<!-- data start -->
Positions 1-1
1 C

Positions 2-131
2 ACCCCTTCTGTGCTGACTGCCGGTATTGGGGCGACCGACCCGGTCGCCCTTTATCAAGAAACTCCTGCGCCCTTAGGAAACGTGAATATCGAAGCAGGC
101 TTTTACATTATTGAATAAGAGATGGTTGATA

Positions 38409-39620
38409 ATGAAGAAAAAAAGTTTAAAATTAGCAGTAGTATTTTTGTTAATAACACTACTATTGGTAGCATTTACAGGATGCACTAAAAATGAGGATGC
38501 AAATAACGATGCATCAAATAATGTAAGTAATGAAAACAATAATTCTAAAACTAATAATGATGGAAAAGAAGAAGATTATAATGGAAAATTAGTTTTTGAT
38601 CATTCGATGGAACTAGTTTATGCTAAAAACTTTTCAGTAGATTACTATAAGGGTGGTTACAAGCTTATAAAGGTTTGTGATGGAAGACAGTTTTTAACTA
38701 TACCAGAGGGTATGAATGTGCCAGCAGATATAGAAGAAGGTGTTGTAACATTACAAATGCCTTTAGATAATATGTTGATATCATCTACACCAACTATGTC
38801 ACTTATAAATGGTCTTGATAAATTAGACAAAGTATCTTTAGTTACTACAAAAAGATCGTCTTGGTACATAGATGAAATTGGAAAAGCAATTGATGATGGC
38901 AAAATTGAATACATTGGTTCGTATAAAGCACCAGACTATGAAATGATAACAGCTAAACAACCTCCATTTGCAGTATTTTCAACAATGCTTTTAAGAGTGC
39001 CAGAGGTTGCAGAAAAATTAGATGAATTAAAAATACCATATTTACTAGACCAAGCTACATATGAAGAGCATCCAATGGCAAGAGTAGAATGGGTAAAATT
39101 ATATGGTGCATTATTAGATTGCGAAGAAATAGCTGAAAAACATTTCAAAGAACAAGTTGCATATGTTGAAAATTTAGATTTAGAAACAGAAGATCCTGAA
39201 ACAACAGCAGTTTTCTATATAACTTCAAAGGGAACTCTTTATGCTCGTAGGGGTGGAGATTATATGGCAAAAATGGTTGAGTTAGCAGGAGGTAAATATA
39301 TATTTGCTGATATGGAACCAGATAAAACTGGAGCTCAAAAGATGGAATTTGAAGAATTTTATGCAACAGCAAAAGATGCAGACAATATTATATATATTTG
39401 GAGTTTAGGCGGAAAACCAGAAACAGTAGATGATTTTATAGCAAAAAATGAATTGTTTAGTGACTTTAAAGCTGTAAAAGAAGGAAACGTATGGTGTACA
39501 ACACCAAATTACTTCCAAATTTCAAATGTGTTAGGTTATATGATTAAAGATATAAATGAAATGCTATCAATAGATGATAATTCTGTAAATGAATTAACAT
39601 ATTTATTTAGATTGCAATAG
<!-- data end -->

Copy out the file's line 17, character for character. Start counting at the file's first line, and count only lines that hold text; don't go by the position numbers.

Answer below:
39401 GAGTTTAGGCGGAAAACCAGAAACAGTAGATGATTTTATAGCAAAAAATGAATTGTTTAGTGACTTTAAAGCTGTAAAAGAAGGAAACGTATGGTGTACA